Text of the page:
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Teaching and Learning at BCC
Our Director of Teaching and Learning, Elissa Vardy, writes...
After graduating as a teacher over 25 years ago, I quickly realised that teachers never stop learning.
It is not different at BCC. Our teachers are natural collaborators, continually seeking new ways to motivate and inspire our students and deepen their understanding so they can participate in increasingly complex cognitive tasks. It is incredible to think that almost 8,800 hours of teaching time has already been spent this year within the classroom, and it is only June. Each of these hours is then reflected upon to hone teaching skills. It is a privilege to be able to walk into another’s classroom, and I am incredibly proud of the moments of brilliance I see. More often than not, I tuck these ideas away for my toolkit!
BCC uses Marzano’s The New Art and Science of Teaching: a robust conceptual framework that clearly outlines the importance of concentrating on we learn and teach rather than we learn and teach. As an example, the following should be visible in every classroom:
- Learning goals with examples of what success looks like
- Lesson pace that keeps the energy high
- Clear transitions between lesson activities
- Activities available for students who finish early
- New content is presented in small chunks of knowledge
- Teachers have a zest for their subject and love for their students.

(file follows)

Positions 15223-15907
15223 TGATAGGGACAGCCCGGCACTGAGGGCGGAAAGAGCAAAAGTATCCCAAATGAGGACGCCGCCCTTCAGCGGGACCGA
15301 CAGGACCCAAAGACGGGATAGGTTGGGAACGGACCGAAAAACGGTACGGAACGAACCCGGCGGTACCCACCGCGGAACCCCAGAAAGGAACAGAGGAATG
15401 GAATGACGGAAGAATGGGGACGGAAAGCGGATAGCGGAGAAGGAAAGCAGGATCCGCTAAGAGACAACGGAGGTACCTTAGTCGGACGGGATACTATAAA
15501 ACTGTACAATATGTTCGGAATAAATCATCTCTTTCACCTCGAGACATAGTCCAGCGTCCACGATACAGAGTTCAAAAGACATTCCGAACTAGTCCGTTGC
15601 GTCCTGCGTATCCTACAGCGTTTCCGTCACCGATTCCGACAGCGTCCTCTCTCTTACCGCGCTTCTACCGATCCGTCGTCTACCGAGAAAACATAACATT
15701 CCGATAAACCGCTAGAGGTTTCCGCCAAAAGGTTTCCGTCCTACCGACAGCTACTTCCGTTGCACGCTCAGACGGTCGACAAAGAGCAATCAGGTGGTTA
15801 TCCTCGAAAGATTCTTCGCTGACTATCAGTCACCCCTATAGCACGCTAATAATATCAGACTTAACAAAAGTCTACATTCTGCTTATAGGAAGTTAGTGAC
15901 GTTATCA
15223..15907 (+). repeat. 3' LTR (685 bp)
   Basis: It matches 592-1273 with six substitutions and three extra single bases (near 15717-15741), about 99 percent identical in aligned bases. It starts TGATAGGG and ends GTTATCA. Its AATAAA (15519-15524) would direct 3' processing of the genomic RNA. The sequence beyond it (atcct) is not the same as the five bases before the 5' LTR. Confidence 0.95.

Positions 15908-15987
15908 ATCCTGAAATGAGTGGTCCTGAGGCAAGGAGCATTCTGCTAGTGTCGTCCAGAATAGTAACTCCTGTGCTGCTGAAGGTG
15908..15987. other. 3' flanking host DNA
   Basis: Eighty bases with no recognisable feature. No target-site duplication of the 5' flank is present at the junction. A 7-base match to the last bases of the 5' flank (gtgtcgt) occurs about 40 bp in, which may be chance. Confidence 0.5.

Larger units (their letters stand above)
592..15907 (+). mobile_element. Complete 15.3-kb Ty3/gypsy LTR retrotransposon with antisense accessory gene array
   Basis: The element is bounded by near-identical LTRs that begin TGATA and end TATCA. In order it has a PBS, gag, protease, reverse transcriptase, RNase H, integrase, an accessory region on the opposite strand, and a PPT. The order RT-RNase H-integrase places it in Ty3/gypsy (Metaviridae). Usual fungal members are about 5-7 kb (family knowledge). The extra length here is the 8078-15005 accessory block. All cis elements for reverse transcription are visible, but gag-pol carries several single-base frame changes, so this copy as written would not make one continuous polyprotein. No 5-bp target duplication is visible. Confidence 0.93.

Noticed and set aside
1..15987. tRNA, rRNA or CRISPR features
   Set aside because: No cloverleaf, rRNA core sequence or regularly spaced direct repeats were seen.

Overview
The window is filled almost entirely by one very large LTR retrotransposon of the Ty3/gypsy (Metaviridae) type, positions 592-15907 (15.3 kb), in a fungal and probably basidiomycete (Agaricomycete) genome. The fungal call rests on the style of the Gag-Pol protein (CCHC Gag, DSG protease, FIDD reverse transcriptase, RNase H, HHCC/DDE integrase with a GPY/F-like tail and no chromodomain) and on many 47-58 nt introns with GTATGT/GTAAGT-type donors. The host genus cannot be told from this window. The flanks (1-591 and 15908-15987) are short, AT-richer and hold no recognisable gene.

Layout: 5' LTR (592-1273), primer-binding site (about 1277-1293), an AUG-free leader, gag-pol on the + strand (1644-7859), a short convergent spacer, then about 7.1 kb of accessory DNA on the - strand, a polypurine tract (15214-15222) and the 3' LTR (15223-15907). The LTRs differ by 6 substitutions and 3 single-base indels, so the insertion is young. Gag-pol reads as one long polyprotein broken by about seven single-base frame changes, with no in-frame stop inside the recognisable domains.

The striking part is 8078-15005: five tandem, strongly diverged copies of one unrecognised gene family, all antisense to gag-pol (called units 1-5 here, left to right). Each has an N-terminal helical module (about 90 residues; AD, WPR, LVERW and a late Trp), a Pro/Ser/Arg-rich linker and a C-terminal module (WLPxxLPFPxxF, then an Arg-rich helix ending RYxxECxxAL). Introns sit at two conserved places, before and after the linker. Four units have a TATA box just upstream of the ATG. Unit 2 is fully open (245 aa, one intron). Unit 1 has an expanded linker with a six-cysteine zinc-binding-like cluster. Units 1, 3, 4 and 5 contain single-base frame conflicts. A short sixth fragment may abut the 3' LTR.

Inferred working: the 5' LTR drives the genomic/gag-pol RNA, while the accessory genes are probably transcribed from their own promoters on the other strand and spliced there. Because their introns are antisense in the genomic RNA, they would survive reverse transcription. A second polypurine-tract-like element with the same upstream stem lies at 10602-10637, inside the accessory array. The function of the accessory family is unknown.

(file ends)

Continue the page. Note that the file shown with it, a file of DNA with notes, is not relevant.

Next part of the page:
We have entered the final weeks of term, and most of our students are faced with upcoming exams. So I want to share with you a new way students can organise their studies at home. This method is about ‘retrospective’ study, developed by Ali Abdaal (check him out on Youtube). The method works! I have seen students become more engaged and focused in their studies without the usual procrastination.
Traditionally, students would plan their study weeks, saying that Monday will be the Biology study day and Tuesday will be Maths, etc. Students predict in advance what type of topic they would want to be doing. This method is lacking, as you can’t control the events that pop up randomly on certain days, and you don’t know which topics will be the hardest and need more time spent on them.
In contrast, the ‘retrospective’ study method allows students to spend time with those topics which are the most difficult or haven’t been studied for a while. Thus, it gives an easy overview of a subject without having to predict anything in advance.
For a student studying Biology, they might set up their study timetable like this, concentrating on the topics rather than the dates:
With each of the topics written out, students can see clearly how many topics they need to cover. Then, when they sit down to study, they pick what they want to start with, and at the end of their study, colour code how confident they feel. For example, red: very difficult to understand and remember; orange: understood it but will forget it quickly; green: I know this and will remember it.
This is what the study timetable might look like after the first day:
When students next study Biology, they know to go straight to the more complex topics from before or start new topics. It would be best to leave green topics alone when they still have areas with a red colour code. Eventually, their study timetable may look like this. The plan should be to have everything shaded in green well before your exam.
In the following newsletter, I will be giving hints and tips for effective study. First, I will provide you with reasons why reading and highlighting don't work! Then I will give you several methods to choose from to quickly turn your 'red' topics to 'green'.